Despite the terrible loss, Pavlyuchenkova returned to WTA competition in Rabat where she was the top seed. Coming through some tough opponents in Ekaterina Makarova, Lauren Davis, and Sara Errani, the Russian clinched her second title of the year as she ousted veteran Francesca Schiavone in the final.
Immediately traveling to the Mutua Madrid Open right after her triumph, Pavlyuchenkova was visibly struggling with fatigue as Sorana Cirstea outlasted her in three tough sets. Given a tough draw in Rome, a deep run seemed like a miracle for the Russian as she was drawn against former Roland Garros semifinalist Samantha Stosur in the first round. Despite so, she handled the pressure well as she prevailed in three sets and reached the third round after defeating the in-form Anastasija Sevastova. Pulling the eventual finalist to three sets, Pavlyuchenkova proved to be a tough nutshell to crack as Simona Halep had to battle for the win.
Pavlyuchenkova at the French Open
Anastasia Pavlyuchenkova has only reached the second week of Roland Garros for one single time in her career, which happened at the 2011 edition when she reached the quarterfinals. Pavlyuchenkova’s last three defeats in Paris came at the hands of Svetlana Kuznetsova, Lucie Safarova and Kiki Bertens, all of whom have at least reached the semifinals of the French Open in their careers. However, her history at the French Open has not been kind to her as she only claimed one single Top 50 victory in her career at this event, making it further difficult for her to make a breakthrough this year. Having a 15-9 win-loss record in this event, a tough draw this year would only see a possible early exit for the Russian.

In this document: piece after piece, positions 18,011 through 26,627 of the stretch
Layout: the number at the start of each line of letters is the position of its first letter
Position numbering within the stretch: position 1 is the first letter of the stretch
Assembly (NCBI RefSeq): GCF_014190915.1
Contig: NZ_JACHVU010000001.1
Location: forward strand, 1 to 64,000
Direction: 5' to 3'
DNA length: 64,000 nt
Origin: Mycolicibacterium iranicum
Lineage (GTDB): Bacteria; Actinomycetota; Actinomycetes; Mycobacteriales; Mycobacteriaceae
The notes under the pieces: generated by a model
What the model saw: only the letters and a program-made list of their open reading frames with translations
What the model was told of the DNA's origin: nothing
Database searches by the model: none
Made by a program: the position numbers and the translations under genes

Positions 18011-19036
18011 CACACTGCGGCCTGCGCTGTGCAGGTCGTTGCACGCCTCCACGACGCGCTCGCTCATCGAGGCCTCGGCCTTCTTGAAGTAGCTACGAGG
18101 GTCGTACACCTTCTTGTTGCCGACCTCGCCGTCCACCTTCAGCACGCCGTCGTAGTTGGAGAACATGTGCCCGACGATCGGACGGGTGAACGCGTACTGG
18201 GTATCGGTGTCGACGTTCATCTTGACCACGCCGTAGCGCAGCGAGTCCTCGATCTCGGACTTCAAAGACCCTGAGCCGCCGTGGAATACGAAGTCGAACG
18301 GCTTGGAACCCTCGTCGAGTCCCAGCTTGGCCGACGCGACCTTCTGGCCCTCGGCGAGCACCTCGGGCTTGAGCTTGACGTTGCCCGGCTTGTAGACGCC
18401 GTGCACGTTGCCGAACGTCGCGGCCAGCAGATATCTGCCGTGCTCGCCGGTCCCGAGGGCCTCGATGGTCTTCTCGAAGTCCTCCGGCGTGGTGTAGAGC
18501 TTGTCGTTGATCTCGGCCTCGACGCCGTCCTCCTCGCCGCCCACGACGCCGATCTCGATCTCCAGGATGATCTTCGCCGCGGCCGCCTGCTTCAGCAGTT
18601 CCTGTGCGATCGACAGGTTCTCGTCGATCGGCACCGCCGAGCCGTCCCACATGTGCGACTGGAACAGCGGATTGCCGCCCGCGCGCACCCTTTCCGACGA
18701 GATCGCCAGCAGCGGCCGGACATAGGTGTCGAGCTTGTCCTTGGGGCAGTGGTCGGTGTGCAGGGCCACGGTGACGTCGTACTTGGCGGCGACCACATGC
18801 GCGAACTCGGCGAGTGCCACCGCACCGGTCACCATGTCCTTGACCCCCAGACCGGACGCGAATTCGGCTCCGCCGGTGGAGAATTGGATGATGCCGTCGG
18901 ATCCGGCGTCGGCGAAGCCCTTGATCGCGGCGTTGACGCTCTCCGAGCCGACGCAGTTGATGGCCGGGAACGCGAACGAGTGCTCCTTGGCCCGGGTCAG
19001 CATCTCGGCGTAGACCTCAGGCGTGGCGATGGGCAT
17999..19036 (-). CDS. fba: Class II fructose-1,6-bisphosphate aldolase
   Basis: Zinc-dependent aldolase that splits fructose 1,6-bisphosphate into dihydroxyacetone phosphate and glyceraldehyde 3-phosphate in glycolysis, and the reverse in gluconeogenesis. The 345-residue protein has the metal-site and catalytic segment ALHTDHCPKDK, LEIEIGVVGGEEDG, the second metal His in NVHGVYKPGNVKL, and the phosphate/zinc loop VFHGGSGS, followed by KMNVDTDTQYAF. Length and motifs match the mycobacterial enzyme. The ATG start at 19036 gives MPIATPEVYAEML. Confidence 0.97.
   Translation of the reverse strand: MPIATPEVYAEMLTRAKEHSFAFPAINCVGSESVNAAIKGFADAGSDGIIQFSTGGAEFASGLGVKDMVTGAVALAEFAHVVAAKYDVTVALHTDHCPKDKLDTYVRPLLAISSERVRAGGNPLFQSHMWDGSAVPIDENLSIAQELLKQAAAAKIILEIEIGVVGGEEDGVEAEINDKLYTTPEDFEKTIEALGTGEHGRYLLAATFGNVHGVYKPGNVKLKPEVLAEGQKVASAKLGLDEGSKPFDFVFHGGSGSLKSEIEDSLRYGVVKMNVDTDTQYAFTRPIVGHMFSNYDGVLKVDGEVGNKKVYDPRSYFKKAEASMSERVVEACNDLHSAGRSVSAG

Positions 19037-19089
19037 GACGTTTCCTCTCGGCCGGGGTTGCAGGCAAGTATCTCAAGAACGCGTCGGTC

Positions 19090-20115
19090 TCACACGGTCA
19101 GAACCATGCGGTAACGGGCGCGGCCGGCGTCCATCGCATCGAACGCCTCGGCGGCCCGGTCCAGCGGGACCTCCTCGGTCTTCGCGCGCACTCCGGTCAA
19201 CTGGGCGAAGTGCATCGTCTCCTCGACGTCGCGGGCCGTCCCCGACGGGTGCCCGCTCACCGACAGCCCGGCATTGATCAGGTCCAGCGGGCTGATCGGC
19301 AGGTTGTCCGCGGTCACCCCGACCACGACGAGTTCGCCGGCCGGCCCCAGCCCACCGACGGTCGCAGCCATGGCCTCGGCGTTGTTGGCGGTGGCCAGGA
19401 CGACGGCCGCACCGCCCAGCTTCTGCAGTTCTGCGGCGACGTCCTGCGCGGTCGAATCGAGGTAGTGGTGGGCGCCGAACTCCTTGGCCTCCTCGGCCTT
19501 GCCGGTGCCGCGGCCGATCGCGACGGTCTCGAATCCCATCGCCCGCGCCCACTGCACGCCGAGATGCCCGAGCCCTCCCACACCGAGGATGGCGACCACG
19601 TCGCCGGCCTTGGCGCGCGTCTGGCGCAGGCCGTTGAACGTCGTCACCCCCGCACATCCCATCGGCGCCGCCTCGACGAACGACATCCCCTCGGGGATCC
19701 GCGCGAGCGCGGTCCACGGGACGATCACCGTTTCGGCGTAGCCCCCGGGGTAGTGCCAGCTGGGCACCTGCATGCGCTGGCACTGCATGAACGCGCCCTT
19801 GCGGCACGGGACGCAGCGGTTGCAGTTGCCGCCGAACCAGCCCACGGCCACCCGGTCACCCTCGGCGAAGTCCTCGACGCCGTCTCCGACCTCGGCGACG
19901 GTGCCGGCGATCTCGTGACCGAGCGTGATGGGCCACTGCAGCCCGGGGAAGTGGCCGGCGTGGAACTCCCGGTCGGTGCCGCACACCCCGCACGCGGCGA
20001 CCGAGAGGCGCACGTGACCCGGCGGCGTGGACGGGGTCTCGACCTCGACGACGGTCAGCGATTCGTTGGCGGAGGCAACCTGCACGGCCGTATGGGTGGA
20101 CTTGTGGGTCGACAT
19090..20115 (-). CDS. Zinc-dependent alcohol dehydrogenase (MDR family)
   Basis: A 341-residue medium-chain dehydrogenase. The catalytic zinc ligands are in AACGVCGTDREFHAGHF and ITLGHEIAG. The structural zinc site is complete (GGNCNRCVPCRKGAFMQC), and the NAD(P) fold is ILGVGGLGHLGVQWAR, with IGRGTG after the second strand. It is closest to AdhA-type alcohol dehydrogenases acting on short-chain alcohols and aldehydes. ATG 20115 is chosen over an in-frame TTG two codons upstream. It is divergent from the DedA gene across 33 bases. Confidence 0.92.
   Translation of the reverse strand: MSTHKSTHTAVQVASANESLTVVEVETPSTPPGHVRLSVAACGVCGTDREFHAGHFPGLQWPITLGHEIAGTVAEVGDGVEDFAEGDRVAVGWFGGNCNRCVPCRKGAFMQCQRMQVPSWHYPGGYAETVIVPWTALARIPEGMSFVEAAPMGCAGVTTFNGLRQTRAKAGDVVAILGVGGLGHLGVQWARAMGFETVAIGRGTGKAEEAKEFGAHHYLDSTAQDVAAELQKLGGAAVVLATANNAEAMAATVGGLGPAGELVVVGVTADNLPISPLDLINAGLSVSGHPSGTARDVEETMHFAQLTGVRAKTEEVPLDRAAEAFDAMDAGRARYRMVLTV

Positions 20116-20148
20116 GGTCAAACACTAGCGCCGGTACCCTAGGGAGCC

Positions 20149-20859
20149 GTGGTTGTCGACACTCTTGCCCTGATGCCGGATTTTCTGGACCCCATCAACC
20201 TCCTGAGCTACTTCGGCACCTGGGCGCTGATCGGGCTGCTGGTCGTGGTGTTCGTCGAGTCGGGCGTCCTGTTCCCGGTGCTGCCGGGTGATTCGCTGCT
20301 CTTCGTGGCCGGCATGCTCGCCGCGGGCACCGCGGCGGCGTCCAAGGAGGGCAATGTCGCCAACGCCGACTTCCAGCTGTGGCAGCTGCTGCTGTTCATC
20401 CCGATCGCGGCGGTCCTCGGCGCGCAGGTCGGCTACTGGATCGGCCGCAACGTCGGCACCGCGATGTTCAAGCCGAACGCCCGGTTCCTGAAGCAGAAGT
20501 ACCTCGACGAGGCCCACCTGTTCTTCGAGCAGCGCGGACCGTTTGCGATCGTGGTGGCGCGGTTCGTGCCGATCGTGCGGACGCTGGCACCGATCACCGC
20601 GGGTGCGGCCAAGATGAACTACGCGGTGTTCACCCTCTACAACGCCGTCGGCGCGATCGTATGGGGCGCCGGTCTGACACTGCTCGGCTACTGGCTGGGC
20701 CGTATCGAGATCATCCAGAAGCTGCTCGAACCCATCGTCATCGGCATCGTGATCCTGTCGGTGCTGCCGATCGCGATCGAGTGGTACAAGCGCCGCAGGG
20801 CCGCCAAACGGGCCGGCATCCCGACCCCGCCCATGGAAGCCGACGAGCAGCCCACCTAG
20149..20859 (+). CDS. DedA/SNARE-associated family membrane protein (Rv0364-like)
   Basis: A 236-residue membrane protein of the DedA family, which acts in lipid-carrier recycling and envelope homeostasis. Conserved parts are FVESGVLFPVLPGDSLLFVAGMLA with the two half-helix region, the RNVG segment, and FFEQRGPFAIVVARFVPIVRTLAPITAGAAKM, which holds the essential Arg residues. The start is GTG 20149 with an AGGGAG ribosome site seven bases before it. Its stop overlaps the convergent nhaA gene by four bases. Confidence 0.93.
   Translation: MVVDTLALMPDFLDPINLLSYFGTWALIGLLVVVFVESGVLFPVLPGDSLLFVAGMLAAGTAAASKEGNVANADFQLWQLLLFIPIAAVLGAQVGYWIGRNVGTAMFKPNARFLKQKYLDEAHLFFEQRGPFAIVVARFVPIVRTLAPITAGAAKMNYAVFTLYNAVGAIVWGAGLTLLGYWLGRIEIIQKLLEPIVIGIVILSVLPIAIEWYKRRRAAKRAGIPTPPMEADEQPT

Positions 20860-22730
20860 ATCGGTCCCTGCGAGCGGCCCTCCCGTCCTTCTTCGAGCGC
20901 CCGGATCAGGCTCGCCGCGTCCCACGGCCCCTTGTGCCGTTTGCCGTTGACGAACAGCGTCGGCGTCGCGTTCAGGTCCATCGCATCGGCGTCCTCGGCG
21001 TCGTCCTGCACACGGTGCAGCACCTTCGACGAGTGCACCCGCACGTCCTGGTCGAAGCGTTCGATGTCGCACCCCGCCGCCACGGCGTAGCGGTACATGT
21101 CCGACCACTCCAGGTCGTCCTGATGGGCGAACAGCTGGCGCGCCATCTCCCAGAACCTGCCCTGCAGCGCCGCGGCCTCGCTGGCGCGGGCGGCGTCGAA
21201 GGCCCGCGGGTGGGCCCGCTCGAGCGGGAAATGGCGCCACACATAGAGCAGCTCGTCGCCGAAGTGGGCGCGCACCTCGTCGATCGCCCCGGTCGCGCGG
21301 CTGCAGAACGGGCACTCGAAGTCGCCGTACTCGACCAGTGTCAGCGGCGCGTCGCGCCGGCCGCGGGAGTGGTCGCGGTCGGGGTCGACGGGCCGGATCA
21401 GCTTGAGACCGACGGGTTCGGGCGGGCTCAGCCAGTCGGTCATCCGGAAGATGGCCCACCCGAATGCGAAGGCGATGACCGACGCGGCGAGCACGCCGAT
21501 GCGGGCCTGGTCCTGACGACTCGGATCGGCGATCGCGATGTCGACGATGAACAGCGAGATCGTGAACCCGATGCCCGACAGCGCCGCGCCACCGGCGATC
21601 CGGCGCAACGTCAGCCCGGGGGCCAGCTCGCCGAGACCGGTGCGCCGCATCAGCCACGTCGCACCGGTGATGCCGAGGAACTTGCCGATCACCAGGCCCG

How her game translates to the surface
Anastasia Pavlyuchenkova plays an offensive style of tennis which actually does not suit clay courts, as reflected in her results. Utilizing aggressive groundstrokes to dictate play throughout the match, Pavlyuchenkova’s shots are usually very powerful and aim to outhit her opponents in most of her matches. Aiming for the lines constantly, Pavlyuchenkova wishes to make her opponent run all around the court to retrieve the balls and the Russian could also utilize drop shots and slices to catch her opponents off-guard. Pavlyuchenkova has to keep her double faults count as low as possible, keeping her serving consistent to have any opportunity to progress deep in the tournament. She must be able to punish her opponents’ vulnerable serves with large groundstrokes, and if she manages to play her best tennis, a second-week appearance should be no problem for her.
The Russian opens against Patricia Maria Tig in the first round, with a possible meeting with good friend Lucie Safarova in the second. If she manages to get through the first couple of rounds, the first seeded player she could face is 19th seed Coco Vandeweghe, who does not have clay as her preferred surface. Waiting in the fourth round is second seed Karolina Pliskova, who is having a tricky draw herself.